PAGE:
While the High Priest was immersed in the smoke of this incense in the Tabernacle or later, at the Temple in Jerusalem, other priests would partake in a different preparation called the showbread, which was served with frankincense. The description of this showbread in the Talmud indicates that this was no normal bread, as “every priest who received only the size of an olive became satiated, and some was leftover”, and that “The delicate priests refused to take it altogether, but the voracious ones accepted and consumed…”. The minuscule dose of the showbread suggests that it also produced some type of psychoactive response, and, as I'll describe later in this article, may actually have been derived from an ergot fungus rich in LSD-like compounds. Related to sobriety, these Israelite priests, in Leviticus 10:7 are forbidden from leaving the setting of the Tabernacle (“And ye shall not go out from the door of the tabernacle of the congregation, lest ye die: for the anointing oil of the Lord is upon you“) and in Leviticus 10:9, warned not to consume strong drink (“Do not drink wine nor strong drink, thou, nor thy sons with thee, when ye go into the tabernacle of the congregation, lest ye die: it shall be a statute for ever throughout your generations“), possibly due to the potential of alcohol to quite deleteriously interact with these other psychoactive substances, since there is a much higher risk of liver toxicity and mental debilitation when high amounts of ethanol are metabolized along with these type of compounds.
Traditionally, sacred objects in the Tabernacle such as the table on which the showbread was placed, the altar of incense, and the seven-branched candelabrum (menorah), were anointed along with the priests, and the constant evaporation of these volatile oils would have made the air rich in psychoactive chemicals. As anyone who has taken a hit on a vape pen, cigarette, or even an essential oil vaporizing device knows, the inhalation of terpenes such as α-pinene and limonene within many plants produces a high bioavailability via pulmonary uptake. It is for this reason that many forms of aromatherapy utilize nebulizers and oil diffusers to produce calming, stimulating, motivating, focusing, libido-enhancing, and other effects, and research has validated that simply breathing in these chemicals produces noticeable shifts in mood, memory, and cognition.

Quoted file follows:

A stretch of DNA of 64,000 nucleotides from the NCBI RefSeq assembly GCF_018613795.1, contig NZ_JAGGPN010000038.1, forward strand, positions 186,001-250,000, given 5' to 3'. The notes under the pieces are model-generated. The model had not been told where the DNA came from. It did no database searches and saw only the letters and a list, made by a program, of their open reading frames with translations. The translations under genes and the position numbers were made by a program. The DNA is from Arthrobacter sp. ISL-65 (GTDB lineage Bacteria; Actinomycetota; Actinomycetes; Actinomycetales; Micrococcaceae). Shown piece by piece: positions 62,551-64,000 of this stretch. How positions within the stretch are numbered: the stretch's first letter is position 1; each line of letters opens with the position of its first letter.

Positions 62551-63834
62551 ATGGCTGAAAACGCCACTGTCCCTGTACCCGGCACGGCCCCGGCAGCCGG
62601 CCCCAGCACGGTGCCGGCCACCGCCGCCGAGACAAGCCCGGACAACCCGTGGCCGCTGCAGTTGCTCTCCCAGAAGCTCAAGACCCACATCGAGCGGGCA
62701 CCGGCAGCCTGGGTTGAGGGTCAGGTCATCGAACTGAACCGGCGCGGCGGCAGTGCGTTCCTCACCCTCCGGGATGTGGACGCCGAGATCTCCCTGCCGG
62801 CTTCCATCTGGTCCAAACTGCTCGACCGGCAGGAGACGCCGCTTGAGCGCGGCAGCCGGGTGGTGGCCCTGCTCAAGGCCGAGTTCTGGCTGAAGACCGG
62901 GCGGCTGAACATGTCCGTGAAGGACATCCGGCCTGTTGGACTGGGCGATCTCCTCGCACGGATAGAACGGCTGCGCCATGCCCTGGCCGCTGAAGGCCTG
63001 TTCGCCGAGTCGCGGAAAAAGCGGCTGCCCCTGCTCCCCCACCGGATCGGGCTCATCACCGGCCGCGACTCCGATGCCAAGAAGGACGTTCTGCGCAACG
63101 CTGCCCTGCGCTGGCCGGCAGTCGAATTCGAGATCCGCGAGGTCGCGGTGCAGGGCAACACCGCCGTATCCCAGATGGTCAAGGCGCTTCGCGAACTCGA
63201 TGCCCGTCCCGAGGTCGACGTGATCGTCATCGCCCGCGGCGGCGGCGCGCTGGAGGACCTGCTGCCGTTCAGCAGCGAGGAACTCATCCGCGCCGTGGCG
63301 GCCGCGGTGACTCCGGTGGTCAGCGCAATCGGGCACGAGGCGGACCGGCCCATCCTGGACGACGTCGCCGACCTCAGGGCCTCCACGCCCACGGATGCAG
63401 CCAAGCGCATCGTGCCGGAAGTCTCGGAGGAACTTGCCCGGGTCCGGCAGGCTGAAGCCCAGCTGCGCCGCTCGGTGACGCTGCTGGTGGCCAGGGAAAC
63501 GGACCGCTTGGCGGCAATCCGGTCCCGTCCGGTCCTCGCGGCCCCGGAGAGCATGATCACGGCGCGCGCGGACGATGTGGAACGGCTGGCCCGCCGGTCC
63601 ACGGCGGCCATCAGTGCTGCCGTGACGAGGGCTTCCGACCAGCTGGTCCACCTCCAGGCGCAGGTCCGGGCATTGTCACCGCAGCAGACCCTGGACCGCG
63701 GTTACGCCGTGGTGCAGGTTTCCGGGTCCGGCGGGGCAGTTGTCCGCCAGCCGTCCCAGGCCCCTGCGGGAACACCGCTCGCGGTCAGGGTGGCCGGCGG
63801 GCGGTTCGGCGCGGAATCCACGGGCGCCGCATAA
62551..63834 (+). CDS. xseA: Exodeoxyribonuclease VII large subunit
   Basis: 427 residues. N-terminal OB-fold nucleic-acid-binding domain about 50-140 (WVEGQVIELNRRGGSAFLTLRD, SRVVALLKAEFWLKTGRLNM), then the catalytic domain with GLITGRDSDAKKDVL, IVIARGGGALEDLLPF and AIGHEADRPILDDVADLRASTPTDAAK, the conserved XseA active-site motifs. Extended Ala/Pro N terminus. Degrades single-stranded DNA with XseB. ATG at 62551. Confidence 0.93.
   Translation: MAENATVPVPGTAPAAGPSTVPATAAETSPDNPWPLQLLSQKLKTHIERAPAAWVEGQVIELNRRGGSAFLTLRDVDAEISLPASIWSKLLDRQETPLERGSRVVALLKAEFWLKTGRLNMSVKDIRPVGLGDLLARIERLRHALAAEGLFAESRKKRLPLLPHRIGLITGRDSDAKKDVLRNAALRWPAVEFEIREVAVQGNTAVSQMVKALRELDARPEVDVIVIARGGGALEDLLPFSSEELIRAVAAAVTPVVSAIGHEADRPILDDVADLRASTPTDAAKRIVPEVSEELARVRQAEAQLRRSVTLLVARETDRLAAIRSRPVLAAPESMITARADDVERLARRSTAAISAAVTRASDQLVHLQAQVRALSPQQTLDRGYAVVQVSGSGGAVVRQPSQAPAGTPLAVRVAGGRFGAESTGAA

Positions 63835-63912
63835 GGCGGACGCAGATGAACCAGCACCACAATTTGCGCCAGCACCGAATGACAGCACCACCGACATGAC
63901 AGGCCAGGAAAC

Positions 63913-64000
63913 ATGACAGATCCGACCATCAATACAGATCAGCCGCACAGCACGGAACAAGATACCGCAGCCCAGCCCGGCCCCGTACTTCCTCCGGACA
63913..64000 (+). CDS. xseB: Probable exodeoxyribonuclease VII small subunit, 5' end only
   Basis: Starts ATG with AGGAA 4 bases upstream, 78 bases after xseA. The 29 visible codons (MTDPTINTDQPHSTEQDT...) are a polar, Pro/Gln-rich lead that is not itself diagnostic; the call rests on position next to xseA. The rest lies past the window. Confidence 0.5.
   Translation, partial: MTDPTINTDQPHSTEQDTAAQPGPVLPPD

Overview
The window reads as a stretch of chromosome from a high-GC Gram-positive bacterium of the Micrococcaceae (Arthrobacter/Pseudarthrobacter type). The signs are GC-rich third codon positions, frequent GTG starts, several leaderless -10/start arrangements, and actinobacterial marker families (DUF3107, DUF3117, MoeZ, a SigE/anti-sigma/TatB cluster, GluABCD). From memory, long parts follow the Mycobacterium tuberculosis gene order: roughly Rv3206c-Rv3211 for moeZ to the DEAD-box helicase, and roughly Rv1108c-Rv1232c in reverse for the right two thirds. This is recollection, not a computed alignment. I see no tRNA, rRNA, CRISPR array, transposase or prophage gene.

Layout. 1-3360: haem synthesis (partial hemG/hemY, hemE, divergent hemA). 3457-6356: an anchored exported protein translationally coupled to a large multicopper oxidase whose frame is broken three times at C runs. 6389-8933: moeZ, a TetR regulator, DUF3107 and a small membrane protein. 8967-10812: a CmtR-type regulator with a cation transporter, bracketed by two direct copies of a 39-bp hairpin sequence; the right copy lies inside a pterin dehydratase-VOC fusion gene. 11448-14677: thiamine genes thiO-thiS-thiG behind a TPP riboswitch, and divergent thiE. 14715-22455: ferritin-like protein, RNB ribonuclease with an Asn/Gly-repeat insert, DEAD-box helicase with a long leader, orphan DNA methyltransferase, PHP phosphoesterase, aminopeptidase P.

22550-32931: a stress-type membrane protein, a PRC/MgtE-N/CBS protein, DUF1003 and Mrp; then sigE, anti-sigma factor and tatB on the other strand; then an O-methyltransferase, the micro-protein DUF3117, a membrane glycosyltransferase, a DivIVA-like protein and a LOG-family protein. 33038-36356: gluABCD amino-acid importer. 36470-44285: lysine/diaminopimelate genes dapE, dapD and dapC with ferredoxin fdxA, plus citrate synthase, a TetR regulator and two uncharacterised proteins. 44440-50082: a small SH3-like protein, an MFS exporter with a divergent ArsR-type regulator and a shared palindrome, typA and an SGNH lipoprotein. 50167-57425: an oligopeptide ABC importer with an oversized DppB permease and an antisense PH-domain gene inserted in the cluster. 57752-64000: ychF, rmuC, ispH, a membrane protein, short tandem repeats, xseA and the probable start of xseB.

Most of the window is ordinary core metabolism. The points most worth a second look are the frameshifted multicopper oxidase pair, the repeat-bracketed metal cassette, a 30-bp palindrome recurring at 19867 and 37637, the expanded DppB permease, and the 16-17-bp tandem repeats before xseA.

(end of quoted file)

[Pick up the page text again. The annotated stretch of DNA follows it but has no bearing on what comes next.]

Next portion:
Interestingly, the very design of the Tabernacle, with four layers of fabric drawn tightly over a frame and pinned into the ground, was constructed similarly to other smoke chambers of the ancient world and configured to trap such chemicals, very much like an ancient “hotbox.” It also featured a censer, which is a container in which incense is burned, typically during a religious ceremony. The outermost layer of this fabric was actually a type of leather that was quite strong and fairly impermeable, which would have allowed all the fumigated materials from the finely ground incense in a small, well-sealed chamber to remain densely concentrated in the air for longer periods of time. This inner sanctuary of the Tabernacle was referred to as the “Holy of Holies,” and was used most notably by the High Priest for communicating with the Divine.
Before entering the chamber, the High Priest was anointed with the anointing oil described earlier, which mean that his cytochrome P450 enzymes would already have been inhibited and would have allowed for the inhaled psychoactives to remain active for a longer period of time (Leviticus 16:12-13“…then he must take a censer full of burning coals from the altar before the Lord, and two handfuls of finely ground fragrant incense, and take them inside the veil. He is to put the incense on the fire before the Lord, and the cloud of incense will cover the mercy seat above the Testimony…”).